Dedicated to the writings of Saint Luke.

Tuesday, January 31, 2006

Luke reads Psalm 118: Part II

In Psalm 118:22 we read: “The stone which the builders rejected has become the head of the corner.” The Septuagint and MT are in agreement. This verse is quoted from the Septuagint in Luke 20:17 as part of the Parable of the Wicked Tenants and Acts 4:11 as well as I Peter 2.7. It also appear in Matthew and Mark in their respective versions of the Parable of the Wicked Tenants.

Although the Parable of the Wicked Tenants appears in all the synoptic gospels in nearly identical language, there are changes that are not stylistic, indicating each author understood the parable differently. Scholars agree that the Parable of the Wicked Tenants is based on the Song of the Vineyard found in Isa. 5:1-7. However scholars disagree on whether the parable was spoken by the Historical Jesus. Prior discussions on the synoptic differences have focused on which of the gospel accounts is the earliest and whether or not this parable is an authentic Jesus' saying without considering the significance of the Lucan differences.

A common explanation of Luke's editorial policy is that Luke is making changes in the traditions transmitted to him because his Gentile audience can not understand the Hebraic, Semitic, Judaic nature of the original gospel. This explanation can not be the reason Luke omits the details of the hedge, winepress and watchtower because the Parable concludes with an allusion to Psalm 118:22 about “the stone which the builders rejected” that would be equally obtuse to a Gentile audience. None of the Gospels tell us Jesus is the stone which was rejected or that “builders” is a term for the religious aristocracy. Luke tells us in Acts 4:7-12 that Jesus is the stone which was rejected. It was a favorite quotation of the early church as a description of the death and resurrection of Jesus. By the time of Justin Martyr, “the stone” had become on of the names for Jesus. The identity of “builders” as “scribes” is also supported by rabbinic traditions. The Semitic character of the Parable is clearly established by this quotation and the wordplay it invites between the son = ha-ben and the stone = ha-'eben.

The allusion to Ps. 118:22 in the parable is Luke's third reference to Psalm 118. The first two citations to the Psalm are somewhat subtle. The first citation of this Psalm in Lk. 13:35 applied the cry of recognition to Jesus. This earlier 'cry of recognition' reference to Psalm 118 strengthens the conclusion that Jesus intends his wordplay to allude to the wordplay in the Song of the Vineyard wherein a cry for help is included. A second citation in Luke 19:38 made explicit reference to the king, and shows that the psalm is regal and messianic. The second citation thus ties in the messianic psalm with the stone established in Judaism as a messianic symbol (Isa. 28:16 and Dan. 2:44-45), and prepares the audience for the third remarkable citation to Psalm 118:22.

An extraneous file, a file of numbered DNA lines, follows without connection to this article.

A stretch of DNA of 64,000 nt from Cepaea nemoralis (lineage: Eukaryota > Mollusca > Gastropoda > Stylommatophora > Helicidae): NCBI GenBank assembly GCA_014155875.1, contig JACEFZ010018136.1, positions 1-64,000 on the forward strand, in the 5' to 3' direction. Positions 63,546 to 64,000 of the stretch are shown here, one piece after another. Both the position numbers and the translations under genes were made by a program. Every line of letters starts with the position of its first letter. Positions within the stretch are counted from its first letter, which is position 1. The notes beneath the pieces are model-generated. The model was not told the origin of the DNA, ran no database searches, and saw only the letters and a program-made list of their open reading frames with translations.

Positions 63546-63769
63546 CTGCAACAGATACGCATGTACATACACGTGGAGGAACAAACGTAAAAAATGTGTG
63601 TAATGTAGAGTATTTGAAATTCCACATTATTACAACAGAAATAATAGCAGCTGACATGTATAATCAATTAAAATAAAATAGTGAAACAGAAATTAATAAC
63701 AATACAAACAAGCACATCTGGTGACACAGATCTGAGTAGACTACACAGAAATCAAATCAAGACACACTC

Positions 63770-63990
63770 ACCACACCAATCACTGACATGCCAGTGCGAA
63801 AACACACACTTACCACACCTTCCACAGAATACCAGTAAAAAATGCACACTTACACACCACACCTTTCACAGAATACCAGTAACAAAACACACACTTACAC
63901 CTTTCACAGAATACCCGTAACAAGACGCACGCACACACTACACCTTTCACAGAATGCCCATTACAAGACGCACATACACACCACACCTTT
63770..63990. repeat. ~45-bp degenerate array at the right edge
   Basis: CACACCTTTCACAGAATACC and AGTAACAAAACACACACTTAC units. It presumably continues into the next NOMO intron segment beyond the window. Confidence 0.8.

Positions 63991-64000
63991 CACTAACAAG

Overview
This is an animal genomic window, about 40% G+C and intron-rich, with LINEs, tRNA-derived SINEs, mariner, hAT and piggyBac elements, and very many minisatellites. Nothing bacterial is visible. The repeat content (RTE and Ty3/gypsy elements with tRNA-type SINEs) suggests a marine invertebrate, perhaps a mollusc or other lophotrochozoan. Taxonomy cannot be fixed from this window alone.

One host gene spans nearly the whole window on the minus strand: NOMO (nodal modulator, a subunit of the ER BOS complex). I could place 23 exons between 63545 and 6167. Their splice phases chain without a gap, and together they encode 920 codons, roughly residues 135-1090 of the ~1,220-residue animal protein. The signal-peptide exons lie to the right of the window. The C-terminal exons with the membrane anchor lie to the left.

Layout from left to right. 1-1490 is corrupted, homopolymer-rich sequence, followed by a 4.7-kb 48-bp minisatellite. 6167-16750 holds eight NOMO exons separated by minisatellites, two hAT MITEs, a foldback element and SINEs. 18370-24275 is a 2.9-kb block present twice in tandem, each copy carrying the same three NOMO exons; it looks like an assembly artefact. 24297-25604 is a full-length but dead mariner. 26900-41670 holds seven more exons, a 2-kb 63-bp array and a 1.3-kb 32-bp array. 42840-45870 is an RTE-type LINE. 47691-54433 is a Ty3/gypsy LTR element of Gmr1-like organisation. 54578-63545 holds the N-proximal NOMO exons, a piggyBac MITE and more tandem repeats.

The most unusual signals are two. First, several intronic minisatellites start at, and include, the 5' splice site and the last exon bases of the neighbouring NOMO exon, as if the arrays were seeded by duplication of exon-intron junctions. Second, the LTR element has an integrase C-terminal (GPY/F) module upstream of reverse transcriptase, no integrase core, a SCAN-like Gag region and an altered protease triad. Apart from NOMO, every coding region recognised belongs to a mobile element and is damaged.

Luke by his triple allusion to Psalm 118 and the wordplay between 'son' and 'stone' intends a reversal of traditional Jewish thinking about the identity of the messiah. In this instance, Luke is announcing that a reversal is about to occur.

Repetition is used in this instance and with respect to “hanged on a tree” to make the point that the vindication of the stone by the power of God is the reversal of the action of a group identified as “the builders” who rejected it.

The publication of the Qumran fragment, 4Q500 which is based on Isa 5:1-7, suggests that the interpretation preserved in the Targum and also in 1 Enoch predates the New Testament. The text of this Qumran corpus reveals that the third line containing 'wine vat built among stones' is a clear allusion to Isa. 5:2 and that 'the gate of the holy height' in line 4 refers to the Temple.

The Isaiah Targum gives the Song of the Vineyard passage a narrower and distinctively cultic cast. It is exactly what we might expect of someone viewing the animal sacrificial system in the years following the destruction of the Temple and looking for scriptural comfort. Such a person might rewrite a biblical passage to support such new realities. An outsider to the temple establishment, such as the Qumran community, might also view the temple establishment as anti-cultic. In any event, Chilton, Baumgarten and Evans have demonstrated that the hedge, winepress and tower represent the sanctuary and altar of the Temple and the parable with such language included has an anti-Temple institutional orientation.

Matthew and Mark rewrote Luke to provide an anti-Temple institutional orientation to their gospels consistent with their condemnation of the animal sacrificial system. Luke does not condemn the Temple or the animal sacrificial system. The usage of the Septuagint together with the Semitic character of the Lucan Parable of the Wicked Tenants is strong evidence that The Lucan Parable was not written with a Gentile audience in view.

Copyrighted 2006


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